Elements of Website Customer Experience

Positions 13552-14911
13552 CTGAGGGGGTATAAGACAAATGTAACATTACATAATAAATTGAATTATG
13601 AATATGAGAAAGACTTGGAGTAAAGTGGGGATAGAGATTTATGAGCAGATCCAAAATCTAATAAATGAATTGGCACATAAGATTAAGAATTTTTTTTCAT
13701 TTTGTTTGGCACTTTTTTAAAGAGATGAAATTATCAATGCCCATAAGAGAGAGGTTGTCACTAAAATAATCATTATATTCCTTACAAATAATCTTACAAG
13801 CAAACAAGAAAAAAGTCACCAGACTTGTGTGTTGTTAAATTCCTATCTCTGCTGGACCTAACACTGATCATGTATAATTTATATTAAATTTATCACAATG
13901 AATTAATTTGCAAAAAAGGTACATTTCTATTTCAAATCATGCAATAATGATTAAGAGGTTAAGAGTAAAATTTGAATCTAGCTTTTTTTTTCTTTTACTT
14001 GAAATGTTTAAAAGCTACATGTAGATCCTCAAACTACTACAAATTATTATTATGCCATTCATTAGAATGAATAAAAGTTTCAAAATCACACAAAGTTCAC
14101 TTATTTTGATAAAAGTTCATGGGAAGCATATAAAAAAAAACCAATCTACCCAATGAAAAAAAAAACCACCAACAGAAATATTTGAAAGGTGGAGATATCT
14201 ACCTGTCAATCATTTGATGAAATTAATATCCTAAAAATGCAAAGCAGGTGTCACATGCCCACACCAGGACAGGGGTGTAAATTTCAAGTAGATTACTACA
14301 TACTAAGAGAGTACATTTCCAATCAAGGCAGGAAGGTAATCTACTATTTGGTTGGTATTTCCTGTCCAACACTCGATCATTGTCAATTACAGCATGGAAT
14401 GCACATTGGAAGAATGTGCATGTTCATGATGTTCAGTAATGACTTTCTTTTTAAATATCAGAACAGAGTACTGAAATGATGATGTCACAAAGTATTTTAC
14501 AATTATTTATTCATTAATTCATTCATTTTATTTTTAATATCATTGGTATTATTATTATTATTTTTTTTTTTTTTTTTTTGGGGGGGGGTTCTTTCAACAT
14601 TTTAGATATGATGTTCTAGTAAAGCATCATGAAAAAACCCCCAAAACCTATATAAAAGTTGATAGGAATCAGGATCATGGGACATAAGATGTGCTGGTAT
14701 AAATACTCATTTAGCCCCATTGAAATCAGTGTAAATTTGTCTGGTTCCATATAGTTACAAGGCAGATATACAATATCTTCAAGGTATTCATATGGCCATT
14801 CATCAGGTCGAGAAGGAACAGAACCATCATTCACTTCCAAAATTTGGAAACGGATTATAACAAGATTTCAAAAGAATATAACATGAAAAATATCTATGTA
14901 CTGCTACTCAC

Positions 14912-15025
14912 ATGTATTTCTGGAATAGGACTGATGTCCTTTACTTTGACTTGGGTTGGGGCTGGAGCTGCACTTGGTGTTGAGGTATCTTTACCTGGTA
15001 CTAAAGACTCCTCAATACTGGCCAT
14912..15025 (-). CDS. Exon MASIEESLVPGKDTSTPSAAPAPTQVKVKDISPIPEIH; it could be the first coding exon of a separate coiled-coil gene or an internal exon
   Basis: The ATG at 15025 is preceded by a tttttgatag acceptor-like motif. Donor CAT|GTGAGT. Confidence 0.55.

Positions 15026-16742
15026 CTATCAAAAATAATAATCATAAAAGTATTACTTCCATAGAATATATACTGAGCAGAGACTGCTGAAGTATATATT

Meet the elements of user experience. When I first began my schooling, I remember waiting patiently for my books to arrive so that I could dive right in and get a head start. But, my first shipment of books puzzled me….The Elements of User Experience? I thought to myself…..now why do I have a book like this, I’m supposed to be learning HTML and CSS and all the other useful things a person needs to know to build a website. But, what I didn’t realize is that if you don’t understand a user’s experience on the web, you can’t build an effective website. So, I’m going to share with you five elements of user experience. These are the “stages” or steps that customers go through when they land on your site. The Surface Plane: This is what your users see….web pages made up of text and images, all performing some certain task or function. The surface plane includes your logo, backgrounds, navigation buttons, etc. The Skeleton Plane: Beneath outward appearances lies the skeleton of the site, the “bones”, if you will, behind all the pretty stuff. These elements are arranged for maximum efficiency, so that visitors can easily recall where your shopping cart button is, eliminating the stress of wanting to make a purchase, but not knowing how to go about it. Shopping carts the web over end up being filled, then left to desertion and more times than not, it’s because the process was to time-consuming or, very simply….the visitor couldn’t find their way back to the cart to checkout. Sad, but very true. The Structure Plane: Think of the structure as something like a family tree, complete with branches and parent entities. The structure makes up your navigational system and the hierarchical order in which pages appear. if your visitor comes to a page, it is the structure’s responsibility as to how they got there and where they can go next. The Scope Plane: Where the structure defines the ways in which the features and functions of the site fit together, the Scope is what those features and functions are. If you have a site that requires or offers a login feature so that addresses can be saved for future visits, it would be included in the Scope of your site. The Strategy Plane: This is where we get down to fundamentals. What do we want out of the site? What will our users want out of the site? In the case of e-commerce, the strategy could be very simple, we want to sell our products and users want to buy them. Figuring out how to please both sides of the spectrum is the strategy behind building the site. We want a stress-free, easy-to-navigate system that will make it not only possible for purchases and surfing, but enjoyable for our users. That, then leads us to figuring out the strategy for which to incorporate our features and functions into an enjoyable site. Understanding these planes can go a long way in improving site rankings and sales. These elements provide a conceptual framework for discussing user experience problems and the tools we can utilize to solve them.

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